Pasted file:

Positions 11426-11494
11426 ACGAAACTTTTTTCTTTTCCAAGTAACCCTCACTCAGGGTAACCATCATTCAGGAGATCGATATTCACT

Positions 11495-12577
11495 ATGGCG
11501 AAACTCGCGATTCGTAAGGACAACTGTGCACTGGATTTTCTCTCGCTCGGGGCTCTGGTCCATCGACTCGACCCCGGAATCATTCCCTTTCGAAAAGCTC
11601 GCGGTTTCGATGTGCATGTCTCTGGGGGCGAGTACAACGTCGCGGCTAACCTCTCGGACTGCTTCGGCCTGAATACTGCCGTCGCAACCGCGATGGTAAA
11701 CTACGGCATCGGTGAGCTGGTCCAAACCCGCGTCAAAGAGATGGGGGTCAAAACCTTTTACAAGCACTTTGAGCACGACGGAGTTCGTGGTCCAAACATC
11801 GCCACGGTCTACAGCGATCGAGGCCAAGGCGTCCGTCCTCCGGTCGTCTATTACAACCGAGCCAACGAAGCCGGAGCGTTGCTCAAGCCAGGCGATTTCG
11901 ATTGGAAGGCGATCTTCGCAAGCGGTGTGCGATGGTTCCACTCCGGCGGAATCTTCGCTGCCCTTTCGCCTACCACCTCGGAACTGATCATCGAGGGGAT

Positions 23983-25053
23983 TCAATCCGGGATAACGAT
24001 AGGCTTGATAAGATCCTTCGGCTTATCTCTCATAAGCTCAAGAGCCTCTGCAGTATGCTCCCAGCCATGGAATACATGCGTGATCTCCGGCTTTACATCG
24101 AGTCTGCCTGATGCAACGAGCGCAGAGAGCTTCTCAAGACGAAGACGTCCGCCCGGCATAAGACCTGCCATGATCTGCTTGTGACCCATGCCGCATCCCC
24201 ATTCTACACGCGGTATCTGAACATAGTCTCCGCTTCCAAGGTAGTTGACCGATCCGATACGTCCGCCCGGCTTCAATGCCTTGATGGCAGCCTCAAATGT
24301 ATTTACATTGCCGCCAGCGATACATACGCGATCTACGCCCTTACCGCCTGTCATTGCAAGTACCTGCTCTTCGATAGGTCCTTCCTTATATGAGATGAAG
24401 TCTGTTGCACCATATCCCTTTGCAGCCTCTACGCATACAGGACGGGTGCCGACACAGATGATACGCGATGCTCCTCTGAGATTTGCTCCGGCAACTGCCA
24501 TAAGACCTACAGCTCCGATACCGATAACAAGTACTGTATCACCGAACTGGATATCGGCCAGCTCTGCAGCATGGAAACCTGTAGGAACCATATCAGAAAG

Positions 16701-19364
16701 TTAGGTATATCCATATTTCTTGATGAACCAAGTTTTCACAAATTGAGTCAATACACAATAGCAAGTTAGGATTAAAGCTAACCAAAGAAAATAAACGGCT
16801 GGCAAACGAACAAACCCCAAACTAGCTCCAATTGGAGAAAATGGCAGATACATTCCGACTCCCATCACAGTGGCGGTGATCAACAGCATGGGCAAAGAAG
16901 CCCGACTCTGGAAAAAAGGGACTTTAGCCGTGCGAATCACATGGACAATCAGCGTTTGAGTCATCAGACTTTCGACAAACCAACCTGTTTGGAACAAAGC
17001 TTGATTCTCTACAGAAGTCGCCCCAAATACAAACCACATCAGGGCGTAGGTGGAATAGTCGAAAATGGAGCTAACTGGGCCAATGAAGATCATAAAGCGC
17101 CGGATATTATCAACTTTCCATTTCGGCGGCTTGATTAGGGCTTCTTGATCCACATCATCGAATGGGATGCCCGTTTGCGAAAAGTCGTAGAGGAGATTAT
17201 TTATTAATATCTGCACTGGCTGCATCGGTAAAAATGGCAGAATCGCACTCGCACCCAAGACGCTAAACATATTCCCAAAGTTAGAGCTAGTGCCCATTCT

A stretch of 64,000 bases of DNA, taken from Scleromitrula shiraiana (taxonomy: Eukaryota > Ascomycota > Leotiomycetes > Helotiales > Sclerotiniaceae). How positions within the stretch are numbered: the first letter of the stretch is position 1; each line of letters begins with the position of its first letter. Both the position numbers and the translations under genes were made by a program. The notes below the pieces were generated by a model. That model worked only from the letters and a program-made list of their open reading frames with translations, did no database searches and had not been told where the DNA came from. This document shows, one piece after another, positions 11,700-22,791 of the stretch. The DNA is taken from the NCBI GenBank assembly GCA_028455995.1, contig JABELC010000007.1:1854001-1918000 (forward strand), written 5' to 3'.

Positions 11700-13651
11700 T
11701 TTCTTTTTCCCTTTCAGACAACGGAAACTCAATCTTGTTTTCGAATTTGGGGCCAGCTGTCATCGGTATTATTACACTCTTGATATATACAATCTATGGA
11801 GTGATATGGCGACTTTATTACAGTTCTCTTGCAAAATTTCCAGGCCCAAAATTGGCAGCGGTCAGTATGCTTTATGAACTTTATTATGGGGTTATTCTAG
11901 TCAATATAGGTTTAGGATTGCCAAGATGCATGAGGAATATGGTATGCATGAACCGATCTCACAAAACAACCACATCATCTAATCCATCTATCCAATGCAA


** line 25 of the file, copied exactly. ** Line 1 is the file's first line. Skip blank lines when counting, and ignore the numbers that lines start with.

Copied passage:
A stretch of 64,000 bases of DNA, taken from Scleromitrula shiraiana (taxonomy: Eukaryota > Ascomycota > Leotiomycetes > Helotiales > Sclerotiniaceae). How positions within the stretch are numbered: the first letter of the stretch is position 1; each line of letters begins with the position of its first letter. Both the position numbers and the translations under genes were made by a program. The notes below the pieces were generated by a model. That model worked only from the letters and a program-made list of their open reading frames with translations, did no database searches and had not been told where the DNA came from. This document shows, one piece after another, positions 11,700-22,791 of the stretch. The DNA is taken from the NCBI GenBank assembly GCA_028455995.1, contig JABELC010000007.1:1854001-1918000 (forward strand), written 5' to 3'.